Also, I know you guys love my cooking, and I love tossing you the occasional chicken heart or sausage end. Know what I don't love? I don't love almost falling ass over tea kettle literally onto the boiling tea kettle because you won't stop herding me, waiting for food to fall. Boys, you are Dachshunds, not Shepherds. If you doubt this fact just try and climb the stairs on those fat little thumbs you call legs. Now, out of my kitchen before I get the squirt bottle.

In closing, let me just say that despite the above complaints we really do love having you guys around. You're class-A snugglers, you're freaking adorable, and you're very good to the smallest resident human (I appreciate your tolerance for her aggressive affection; I see the panic in your eyes, I know what you tolerate.) I'm comforted by the familiar sound of your paws clicking up and down the hardwood floors, though I'm not as fond of the familiar sound of your nightly synchronized butt-licking.

Dogs, I will fulfill my promise to care for you and love you until you're all neatly lined up in mahogany boxes on the mantle, and even after that. I'll continue to share my bed, my dinner, and my paycheck with you, and frankly, I don't think requesting that I not step in your crap on my way to a midnight pee is too much to ask in return. Deal? 

Because if I don't Talk About Sex I'm Going to Talk About Dog Poop

Monday, October 01, 2012

I'm finding myself talking a lot about sex lately with married girlfriends. It's dirty and fascinating and sometimes sad, because often the situation isn't a balanced one.

Whenever I post status updates about Steve's advances, one or two comments will say something along the lines of, "I'd like to have that problem." And while the reality of a husband too tired for or uninterested in sex isn't one I live in, I am close with women who are there now, or who've dealt with it, argued over it, been frustrated and sometimes angered by it.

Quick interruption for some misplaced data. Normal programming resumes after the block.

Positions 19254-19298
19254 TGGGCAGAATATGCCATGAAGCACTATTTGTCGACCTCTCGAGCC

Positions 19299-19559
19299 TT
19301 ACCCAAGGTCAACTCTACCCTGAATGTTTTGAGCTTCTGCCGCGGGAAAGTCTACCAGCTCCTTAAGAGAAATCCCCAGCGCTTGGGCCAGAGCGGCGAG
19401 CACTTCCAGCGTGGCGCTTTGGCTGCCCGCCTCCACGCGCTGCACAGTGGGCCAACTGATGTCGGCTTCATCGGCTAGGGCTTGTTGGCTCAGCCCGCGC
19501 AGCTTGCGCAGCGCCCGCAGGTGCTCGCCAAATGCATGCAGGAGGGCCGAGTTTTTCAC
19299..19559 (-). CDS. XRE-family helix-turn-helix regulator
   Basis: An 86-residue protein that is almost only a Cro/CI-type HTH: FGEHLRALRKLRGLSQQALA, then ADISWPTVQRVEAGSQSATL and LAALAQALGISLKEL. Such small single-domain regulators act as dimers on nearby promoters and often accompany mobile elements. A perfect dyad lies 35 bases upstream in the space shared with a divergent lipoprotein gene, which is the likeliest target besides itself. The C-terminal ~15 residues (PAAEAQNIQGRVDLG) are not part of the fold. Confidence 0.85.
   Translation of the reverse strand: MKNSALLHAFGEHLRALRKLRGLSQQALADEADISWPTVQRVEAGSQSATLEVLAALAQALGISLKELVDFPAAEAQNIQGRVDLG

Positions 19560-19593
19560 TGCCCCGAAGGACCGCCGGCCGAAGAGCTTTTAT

I also have friends who struggle with guilt over their own indifference to sex, or who don't feel guilty about it at all given the work they do for their households and just wish their husbands would roll over and go to sleep for a change. And there are others where neither spouse is particularly motivated toward physical intimacy and content to live mostly as loving, committed companions.

Steve and I have been in a couple of these places. There were months when I felt I could easily do without, but tried not to let more than 3 weeks pass because the nagging guilt would finally get to me. There have been a couple rare occasions when he's been too stressed out or exhausted and I've let him sleep instead. There were months when anytime we could get Anna to spend quality time with Nick Jr. we'd sneak off for 15 minutes, and date nights that could have resulted in really embarrassing moving violations (pun not intended but awesome).

If our parents are still reading: YOU KNEW THE RISKS.

We still have those moments, and through our most prolific stint -- owed largely to our time in counseling and a whole lot of learning about marriage and each other -- I've gotten better at seeing sex not as a chore and instead as one of the ways we maintain our relationship as a couple and not strictly as two people relentlessly responsible for raising a third human. It's also a delightful addition to my regular workout routine of bending over several times a day to pick up dog shit and dust bunnies.

I like our pace, even the waxes and wanes. What's working now is that Steve figured out what I needed and I figured out how to respond to what he needs. We enjoy each other and have stupid fun together. There are still nights when the familiar hand on my hip causes me to roll my eyes in the dark, anything but in the mood, but now there's no tension, just a quick swat and a rain check.

Where do you fall? Ebbs, flows, aggravation, stress, are you like teenagers on weekends? All the time? Do you talk about it? (Note to my parents: DO NOT ANSWER THIS and WHY ARE YOU EVEN STILL READING?) I wonder how we all manage, and how we can help each other do better.